How Bordeaux Opened its Doors to Wine Tourism

Two decades ago, Bordeaux vineyards were virtually closed to tourism; now, it’s one of the world’s premier wine destinations. What changed?

Château Chauvin
In 2019, Bordeaux welcomed 6.8 million tourists, three times what it saw 15 years earlier. Photo courtesy of Château Chauvin.

“Like most people in Bordeaux, 20 years ago we weren’t open for tourists,” says Michel Marengo, the owner and winemaker of the family-run Château Hourtin-Ducasse, located a five-minute drive inland from such famous first growth estates as Lafite Rothschild, Mouton Rothschild, and Latour. “There existed a certain snobbishness, and people felt like it was a dirty business taking in visitors.”

While Lafite, Latour, and Mouton did accept guests, it was only if they were certified customers of retailers who recommended them by letter or fax well in advance of an audience at the château. First growths simply did not allow everyday tourists to visit.

Yet, by the end of last year, Marengo says, 60 percent of his winery’s revenue came from visitors. Similarly, in 2019, the last year before the pandemic, Bordeaux welcomed 6.8 million tourists according to the Bordeaux office of Great Wine Capitals, three times what it was 15 years earlier, and tourists spent $1.6 billion in the region. Moreover, eight percent of all local jobs now depend directly on tourism. And although an appointment is still necessary at Lafite, Latour, and Mouton, as with most other classified growths, any visitor can make one by following the instructions on their respective websites.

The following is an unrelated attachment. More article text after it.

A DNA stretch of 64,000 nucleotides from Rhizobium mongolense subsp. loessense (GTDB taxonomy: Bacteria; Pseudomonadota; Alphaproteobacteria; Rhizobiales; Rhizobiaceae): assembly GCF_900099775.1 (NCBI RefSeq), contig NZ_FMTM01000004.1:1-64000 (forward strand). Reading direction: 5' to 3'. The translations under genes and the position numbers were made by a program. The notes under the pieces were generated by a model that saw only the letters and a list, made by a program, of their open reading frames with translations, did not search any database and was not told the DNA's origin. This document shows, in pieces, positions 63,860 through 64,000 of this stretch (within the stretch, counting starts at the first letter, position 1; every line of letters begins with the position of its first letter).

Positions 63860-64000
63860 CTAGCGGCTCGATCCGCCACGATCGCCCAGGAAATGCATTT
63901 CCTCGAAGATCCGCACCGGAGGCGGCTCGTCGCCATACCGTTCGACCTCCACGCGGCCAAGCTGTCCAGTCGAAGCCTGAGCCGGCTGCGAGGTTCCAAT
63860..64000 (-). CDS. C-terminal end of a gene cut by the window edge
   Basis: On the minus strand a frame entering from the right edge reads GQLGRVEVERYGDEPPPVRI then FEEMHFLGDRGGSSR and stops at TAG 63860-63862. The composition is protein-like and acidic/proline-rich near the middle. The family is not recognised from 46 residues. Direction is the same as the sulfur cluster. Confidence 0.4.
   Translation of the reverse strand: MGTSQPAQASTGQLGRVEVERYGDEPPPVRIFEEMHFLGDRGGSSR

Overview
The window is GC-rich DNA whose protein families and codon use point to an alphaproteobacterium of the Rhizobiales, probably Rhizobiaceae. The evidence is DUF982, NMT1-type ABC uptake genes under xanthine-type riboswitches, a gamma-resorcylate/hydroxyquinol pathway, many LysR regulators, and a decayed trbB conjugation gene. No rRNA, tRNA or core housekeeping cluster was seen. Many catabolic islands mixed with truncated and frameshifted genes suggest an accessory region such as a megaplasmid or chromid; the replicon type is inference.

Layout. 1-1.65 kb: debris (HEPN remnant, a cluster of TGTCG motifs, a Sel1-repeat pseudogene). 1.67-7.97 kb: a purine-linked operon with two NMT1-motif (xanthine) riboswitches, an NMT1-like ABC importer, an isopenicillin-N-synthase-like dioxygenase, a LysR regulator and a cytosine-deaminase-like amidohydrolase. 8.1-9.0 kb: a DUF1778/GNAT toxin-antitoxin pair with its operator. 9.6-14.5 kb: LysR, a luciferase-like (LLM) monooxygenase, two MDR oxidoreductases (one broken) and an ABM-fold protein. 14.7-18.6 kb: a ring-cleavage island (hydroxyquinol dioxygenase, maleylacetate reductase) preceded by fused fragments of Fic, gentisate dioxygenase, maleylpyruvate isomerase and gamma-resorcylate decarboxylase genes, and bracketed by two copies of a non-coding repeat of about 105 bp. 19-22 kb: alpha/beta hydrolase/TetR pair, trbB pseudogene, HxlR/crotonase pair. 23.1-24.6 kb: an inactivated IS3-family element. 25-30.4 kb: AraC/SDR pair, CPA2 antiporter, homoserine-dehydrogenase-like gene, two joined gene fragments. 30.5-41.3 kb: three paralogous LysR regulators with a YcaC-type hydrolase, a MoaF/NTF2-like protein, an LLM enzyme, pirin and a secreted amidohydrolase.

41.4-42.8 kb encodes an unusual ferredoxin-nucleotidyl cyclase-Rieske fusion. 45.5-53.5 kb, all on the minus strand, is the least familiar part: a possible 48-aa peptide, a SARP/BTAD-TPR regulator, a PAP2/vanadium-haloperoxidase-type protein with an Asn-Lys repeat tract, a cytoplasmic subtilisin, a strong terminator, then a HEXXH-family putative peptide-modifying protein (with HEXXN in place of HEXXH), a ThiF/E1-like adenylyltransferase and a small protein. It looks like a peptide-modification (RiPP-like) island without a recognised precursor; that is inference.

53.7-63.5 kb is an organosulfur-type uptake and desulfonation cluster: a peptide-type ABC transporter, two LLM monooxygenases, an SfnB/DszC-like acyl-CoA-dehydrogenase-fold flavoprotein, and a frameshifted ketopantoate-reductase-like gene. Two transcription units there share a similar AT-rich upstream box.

So, what caused Bordeaux’s about-face from “dirty business” to essential revenue? Twenty years on, we can look back at the making of a wine destination and what impact a colossal increase in tourism has had on the region.